This may be the singularity’s mainstream moment. Popularized by sci-fi author Vernor Vinge, the term refers to a theoretical point at which machines eclipse humans in intelligence, and beyond which pretty much everything changes. Kurzweil is its preeminent latter-day apostle, and he was recently hired as an engineer by Google to work on hastening its arrival by teaching computers to understand English. Now we’ve got Captain Jack Sparrow explaining it in a voiceover.
Tag Archives | Movies
Some overnight cartoon fun courtesy of a group of five students from the 3D design and animation course at Idèfagskolen in Tønsberg Norway. Cheating the Grim Reaper should be this easy!
From FC Student Blog:
… Read the rest
In his book, Making Comics, Scott McCloud created a chart categorizing artists according to four intentions — what artists are most interested in, in creating art. His categories are:
- Formalist — The Formalist is interested in examining the boundaries of an art form, stretching them, exploring what the form is capable of. The Formalist is interested in experimenting, turning the form upside-down and inside-out, moving in new, bold, untried directions, inventing and innovating. Formalists are the cutting edge, the avant-garde, the ones willing to break tradition and established ways. Strict narrative or craft is not as important as trying something new and unexpected, playing with and breaking traditional concepts, getting to the heart of understanding what art itself is.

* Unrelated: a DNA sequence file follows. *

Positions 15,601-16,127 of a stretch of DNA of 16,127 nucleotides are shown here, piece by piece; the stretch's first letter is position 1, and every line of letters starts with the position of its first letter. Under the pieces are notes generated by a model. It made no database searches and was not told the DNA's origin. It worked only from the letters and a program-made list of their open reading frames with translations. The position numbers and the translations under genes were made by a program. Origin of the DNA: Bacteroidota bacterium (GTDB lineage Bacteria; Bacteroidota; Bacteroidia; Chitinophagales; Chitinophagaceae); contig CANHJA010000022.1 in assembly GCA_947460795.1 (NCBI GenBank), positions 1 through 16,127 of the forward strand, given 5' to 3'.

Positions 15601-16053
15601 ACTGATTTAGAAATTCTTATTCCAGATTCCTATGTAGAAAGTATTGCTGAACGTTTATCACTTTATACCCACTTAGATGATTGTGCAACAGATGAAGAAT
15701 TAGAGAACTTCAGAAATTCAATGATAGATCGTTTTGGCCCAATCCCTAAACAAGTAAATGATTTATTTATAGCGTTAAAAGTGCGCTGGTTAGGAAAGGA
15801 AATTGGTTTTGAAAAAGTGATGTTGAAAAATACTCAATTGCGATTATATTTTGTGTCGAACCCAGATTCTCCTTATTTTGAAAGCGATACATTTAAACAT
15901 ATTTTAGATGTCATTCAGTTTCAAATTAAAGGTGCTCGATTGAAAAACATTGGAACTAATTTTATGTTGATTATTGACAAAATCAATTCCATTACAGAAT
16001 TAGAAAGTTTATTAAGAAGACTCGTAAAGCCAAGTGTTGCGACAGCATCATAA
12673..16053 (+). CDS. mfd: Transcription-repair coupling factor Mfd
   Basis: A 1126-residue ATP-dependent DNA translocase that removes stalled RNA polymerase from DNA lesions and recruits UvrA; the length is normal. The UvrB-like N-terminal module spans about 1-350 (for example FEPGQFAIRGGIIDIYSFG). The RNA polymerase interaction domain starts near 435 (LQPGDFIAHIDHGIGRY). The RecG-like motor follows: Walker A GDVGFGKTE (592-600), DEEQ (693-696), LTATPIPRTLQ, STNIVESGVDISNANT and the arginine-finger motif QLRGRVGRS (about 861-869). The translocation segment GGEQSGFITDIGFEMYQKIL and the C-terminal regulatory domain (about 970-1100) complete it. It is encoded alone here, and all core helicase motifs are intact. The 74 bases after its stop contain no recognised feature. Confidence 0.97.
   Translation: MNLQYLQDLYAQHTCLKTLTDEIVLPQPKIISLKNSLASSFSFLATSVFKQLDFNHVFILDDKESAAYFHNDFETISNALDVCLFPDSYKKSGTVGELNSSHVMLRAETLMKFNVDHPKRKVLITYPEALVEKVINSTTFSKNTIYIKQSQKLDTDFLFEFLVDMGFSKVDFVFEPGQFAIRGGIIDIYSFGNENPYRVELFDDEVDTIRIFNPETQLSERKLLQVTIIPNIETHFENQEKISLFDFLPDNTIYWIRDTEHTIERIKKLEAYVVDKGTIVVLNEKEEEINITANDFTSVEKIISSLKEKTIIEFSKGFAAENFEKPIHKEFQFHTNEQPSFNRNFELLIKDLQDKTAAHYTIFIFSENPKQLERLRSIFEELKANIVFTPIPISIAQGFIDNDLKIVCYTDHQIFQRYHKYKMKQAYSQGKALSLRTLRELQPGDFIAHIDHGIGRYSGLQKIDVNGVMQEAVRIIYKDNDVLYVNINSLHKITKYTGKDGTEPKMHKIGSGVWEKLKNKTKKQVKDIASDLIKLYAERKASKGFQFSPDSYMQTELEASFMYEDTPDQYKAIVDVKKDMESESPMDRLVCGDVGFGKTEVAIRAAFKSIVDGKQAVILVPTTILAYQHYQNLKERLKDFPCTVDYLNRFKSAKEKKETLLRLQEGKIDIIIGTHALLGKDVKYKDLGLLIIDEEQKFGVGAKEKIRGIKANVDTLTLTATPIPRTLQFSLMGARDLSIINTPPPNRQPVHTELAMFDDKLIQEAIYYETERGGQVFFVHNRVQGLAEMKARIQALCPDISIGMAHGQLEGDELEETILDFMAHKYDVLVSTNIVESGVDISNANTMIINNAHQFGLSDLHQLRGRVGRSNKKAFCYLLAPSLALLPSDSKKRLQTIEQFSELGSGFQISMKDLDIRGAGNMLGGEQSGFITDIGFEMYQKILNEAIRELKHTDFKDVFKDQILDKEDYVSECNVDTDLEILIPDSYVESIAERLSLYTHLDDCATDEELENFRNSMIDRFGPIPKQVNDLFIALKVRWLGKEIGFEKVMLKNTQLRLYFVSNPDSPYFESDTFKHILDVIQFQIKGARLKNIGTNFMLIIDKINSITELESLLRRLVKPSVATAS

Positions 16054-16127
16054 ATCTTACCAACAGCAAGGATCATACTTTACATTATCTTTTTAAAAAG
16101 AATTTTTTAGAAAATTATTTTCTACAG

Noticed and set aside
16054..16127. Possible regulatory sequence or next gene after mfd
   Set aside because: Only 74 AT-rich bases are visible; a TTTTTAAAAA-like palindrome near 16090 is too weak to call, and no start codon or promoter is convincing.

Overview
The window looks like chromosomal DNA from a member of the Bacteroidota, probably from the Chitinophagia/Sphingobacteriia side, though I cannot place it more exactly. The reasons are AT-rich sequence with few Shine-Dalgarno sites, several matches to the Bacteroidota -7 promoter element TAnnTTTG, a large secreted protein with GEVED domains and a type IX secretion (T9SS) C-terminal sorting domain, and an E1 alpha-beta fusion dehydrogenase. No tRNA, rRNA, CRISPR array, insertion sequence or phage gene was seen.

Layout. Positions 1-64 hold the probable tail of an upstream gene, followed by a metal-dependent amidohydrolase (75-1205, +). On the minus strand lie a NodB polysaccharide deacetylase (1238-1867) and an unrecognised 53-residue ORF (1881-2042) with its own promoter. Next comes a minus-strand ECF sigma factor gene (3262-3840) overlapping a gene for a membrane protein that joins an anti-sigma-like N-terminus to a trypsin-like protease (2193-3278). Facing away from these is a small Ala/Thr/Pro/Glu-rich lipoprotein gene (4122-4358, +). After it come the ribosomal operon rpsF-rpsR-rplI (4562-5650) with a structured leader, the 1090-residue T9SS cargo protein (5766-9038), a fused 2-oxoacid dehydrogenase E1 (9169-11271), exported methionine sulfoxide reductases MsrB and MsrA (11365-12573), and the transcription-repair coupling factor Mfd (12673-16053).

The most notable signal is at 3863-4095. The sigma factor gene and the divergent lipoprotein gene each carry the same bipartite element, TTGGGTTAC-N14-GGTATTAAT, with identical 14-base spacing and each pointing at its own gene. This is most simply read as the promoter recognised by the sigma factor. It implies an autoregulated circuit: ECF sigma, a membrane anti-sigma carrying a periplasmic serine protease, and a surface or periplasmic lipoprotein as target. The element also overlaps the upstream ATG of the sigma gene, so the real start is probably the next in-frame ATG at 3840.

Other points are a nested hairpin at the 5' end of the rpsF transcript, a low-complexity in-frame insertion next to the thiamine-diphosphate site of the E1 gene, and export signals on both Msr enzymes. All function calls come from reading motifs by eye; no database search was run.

Years ago, while a student at USC’s Cinema Production Department, I took a class taught by Arthur Knight, whose The Liveliest Art: A Panoramic History of the Movies was a standard textbook at colleges and universities all over the world. In it he argued that cinema was the liveliest art because it incorporated all arts. It’s a notion that was dear and sacrosanct to all of us cinephiles. For centuries it was cathedrals that incorporated all arts; then it was opera; in the 20th century, supposedly, cinema. Nowadays that’s hardly the case. Hollywood blockbusters are made for the PG-13 audience, except for a few “serious” movies that aim at Academy Awards recognition and, under the pretense of being socially or culturally relevant, are generally platitudinous. Then there are the inevitably marginal “independent” movies that, far from incorporating all arts, are minimalistic not only in production values but above all in content.… Read the rest